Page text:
I’ve cried at the movies in 2009 more than in any year I can remember. Partly, this is because, while The Wrestler was one of those movies that came out at like 11:59.99 9/10 o’clock on 12/31/08 to be considered with last year’s Oscar contenders, I saw it early this year. It was easy to forget it was an Aronofsky movie until all the men in the audience realized it was slowly climbing the turnbuckle to deliver an emotional flying bionic elbow (holding a folding chair) — and deliver it did.
Partly, it is because Pixar is a bunch of toolbags who have nothing better to do than make evocative, complex, heart-wrenching animated films that reduce even grown men to tears — haven’t you guys heard of special forces guinea pigs, for crying out loud?! At least throw your name behind an action-packed, rock ‘em/sock ‘em Christmas Carol-themed Jim Kerry-fueled stream of urine all over Charles Dickens’s grave in 3D. Frickin’ Pixar and its love and loss and the mature employment of its craft in the search for emotional and existential truth — it’s like they never even saw Shrek 2. The nerve of some people!
But the latest maybe-it’s-still-on-ceulluloid-maybe-it’s-digital-I-am-not-that-kind-of-movie-buff emotional wrecking ball is Best Picture contender Where the Wild Things Are.
(With an increase to 10 Best Picture nominees announced for the upcoming Oscars, I’m calling a nomination, but not a win, right now. This movie is the real deal — a serious/significant work of serious/significant art — and not even the special Oscar-laundering cinemas that stay open all night can open ten different movies on New Year’s Eve.)
I’m somewhat shocked the other Overthinkers haven’t tackled this film more yet — so much so that I’m going to break my post up into smaller pieces rather than barf it all out all at once, as is my usual custom.
Why is 2009 the year of tears? What did the movies discover in the last 12 months or so that turned on the faucets for such cultural luminaries as Fenzel from Overthinking It and “Rowdy” Roddy Piper?
It all starts with growing up, growing old, and early childhood development, taught by psychedelic Tony Soprano. . .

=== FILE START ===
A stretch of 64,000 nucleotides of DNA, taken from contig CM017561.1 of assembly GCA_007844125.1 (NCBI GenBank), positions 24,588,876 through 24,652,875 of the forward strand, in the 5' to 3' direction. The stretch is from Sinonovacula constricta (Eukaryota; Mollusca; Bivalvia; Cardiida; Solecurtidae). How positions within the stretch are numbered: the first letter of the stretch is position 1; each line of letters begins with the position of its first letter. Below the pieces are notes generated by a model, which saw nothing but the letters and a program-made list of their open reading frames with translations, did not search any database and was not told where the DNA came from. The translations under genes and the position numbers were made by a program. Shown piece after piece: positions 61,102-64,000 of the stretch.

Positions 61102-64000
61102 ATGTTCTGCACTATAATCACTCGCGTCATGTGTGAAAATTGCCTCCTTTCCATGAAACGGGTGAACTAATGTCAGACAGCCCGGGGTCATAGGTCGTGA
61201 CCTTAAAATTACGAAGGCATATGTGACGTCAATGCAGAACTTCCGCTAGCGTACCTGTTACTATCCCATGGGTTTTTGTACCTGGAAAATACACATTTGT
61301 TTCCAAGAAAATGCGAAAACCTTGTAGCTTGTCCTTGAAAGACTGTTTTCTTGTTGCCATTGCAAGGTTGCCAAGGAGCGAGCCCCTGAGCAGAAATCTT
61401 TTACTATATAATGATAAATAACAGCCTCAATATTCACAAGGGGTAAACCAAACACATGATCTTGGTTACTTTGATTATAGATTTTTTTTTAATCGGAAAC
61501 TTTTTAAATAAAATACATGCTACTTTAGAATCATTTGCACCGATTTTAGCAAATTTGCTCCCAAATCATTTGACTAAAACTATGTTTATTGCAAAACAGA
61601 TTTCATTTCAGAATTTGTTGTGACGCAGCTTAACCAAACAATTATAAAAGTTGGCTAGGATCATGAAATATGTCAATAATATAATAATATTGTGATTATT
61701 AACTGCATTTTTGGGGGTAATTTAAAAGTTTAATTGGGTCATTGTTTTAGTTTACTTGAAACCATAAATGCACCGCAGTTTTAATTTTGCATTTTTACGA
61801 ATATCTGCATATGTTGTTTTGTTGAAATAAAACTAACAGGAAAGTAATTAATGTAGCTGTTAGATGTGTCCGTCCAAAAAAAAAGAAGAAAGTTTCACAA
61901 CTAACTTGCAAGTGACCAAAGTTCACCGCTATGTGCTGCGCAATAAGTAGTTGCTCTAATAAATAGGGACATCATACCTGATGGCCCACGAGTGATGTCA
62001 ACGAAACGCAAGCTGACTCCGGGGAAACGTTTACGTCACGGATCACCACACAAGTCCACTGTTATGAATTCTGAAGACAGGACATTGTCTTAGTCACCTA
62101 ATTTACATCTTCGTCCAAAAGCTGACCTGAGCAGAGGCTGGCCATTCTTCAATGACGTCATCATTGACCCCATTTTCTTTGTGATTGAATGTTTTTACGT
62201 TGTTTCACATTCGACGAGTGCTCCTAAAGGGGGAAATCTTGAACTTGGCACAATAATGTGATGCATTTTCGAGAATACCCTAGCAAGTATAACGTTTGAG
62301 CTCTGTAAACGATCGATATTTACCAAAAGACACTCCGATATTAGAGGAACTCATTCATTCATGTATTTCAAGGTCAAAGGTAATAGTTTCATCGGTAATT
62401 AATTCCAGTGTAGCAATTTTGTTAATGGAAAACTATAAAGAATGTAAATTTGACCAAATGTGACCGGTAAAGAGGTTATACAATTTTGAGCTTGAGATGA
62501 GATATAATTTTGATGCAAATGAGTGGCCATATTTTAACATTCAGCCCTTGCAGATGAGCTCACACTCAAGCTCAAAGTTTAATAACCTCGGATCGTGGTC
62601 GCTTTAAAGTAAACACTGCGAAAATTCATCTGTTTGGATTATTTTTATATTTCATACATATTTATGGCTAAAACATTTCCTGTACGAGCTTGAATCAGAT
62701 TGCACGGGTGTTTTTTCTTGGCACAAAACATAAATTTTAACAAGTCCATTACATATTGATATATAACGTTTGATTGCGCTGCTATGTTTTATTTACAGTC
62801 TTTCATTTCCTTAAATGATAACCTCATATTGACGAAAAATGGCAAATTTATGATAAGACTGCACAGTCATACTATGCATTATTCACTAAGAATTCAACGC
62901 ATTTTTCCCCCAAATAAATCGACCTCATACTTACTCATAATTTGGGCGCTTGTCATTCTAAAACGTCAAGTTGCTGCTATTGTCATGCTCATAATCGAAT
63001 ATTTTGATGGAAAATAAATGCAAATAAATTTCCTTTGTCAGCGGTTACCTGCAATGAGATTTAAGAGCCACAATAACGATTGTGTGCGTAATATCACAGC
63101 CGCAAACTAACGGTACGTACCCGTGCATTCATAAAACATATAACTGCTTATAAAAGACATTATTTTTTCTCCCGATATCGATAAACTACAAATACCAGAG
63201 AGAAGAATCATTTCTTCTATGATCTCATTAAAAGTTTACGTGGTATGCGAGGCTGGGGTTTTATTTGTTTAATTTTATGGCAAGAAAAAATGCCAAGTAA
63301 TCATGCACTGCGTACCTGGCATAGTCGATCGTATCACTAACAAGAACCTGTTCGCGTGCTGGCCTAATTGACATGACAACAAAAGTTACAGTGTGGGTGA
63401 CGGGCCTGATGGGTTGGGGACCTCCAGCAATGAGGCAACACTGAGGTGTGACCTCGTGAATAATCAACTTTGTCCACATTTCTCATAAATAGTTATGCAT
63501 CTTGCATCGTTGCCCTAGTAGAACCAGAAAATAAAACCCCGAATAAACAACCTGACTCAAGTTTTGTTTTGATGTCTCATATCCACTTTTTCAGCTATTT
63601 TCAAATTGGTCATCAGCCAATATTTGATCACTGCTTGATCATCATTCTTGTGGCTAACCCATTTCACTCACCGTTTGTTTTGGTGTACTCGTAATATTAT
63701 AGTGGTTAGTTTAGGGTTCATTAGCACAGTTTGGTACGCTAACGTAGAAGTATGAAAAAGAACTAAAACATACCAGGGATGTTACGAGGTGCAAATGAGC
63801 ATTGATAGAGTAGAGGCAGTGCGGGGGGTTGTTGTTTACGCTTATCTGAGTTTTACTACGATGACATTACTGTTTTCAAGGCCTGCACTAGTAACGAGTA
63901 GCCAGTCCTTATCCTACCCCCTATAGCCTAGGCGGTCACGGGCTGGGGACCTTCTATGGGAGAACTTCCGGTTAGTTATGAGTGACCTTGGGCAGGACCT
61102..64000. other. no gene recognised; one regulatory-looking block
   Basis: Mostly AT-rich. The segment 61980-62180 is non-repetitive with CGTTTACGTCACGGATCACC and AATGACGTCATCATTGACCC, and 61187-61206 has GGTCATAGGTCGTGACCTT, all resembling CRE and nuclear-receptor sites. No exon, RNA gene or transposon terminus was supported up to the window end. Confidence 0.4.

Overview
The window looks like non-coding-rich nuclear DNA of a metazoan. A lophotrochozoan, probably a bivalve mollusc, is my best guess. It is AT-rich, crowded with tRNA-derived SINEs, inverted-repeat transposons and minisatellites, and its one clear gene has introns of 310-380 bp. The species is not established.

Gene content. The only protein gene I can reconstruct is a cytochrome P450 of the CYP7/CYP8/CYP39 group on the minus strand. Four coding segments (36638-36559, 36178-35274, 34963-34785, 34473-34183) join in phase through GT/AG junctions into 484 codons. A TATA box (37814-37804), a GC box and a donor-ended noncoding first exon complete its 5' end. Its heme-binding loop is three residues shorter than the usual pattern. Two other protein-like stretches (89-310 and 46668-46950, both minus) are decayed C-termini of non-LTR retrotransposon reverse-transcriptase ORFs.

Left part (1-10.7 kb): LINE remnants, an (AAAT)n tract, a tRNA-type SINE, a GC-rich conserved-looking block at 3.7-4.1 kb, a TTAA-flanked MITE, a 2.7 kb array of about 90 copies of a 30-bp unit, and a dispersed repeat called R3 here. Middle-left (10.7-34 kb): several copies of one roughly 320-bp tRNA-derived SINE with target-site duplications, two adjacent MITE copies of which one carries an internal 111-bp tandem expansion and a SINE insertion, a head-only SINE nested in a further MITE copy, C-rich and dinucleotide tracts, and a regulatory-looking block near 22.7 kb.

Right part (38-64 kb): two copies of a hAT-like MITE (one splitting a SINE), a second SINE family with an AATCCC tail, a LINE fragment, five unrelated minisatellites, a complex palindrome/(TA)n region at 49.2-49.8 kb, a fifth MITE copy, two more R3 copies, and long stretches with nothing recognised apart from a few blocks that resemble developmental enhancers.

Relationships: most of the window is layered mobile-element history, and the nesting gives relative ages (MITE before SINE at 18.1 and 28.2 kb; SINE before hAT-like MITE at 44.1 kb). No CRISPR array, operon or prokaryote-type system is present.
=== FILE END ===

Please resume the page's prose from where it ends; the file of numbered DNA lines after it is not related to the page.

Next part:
They’re in the Pine Barrens
There’s a lot of overthinking to do on Where the Wild Things Are, but let’s start with the basics. Both the book and the movie are about a boy who uses imagination to come to terms with his emotions. Both the book and the movie are told in the third person, but are positioned from the boy’s perspective, showing things that happen only in his imagination. In both works, the boy is angry at the lack of control and power he has in his own life, and he explores that by imagining an island of wild monsters that make him their king.
And in the movie, the main one, Carol, is voiced by James Gandolfini, who does a marvelous job (calling him for a best supporting actor nomination, right now). But that’s neither here nor there (there being where they are, they being the eponymous wild things).
The biggest difference between the book and the movie? The book is ten sentences and less than 40 pages long, while the movie has to fill 90 minutes and change.
How to deal with this problem? Well, you could insult the intelligence and dignity of your audience by filling the remaining 80 minutes of your movie with unmitigated crap, like in The Cat in the Hat. That’s an option. You could also be only 10 minutes long but have nobody find out because nobody saw you, like in the Curious George movie. That’s also an option
Okay — I have no proof that is true, but it seems possible. Until some brave soul watches Curious George, we will never know.
Instead, Where the Wild Things Are the movie decides that, to help flesh out its plot, it’s going to be a little heavier on conflict and add some specifics and character development. (Basic screenwriting, people! I love it!)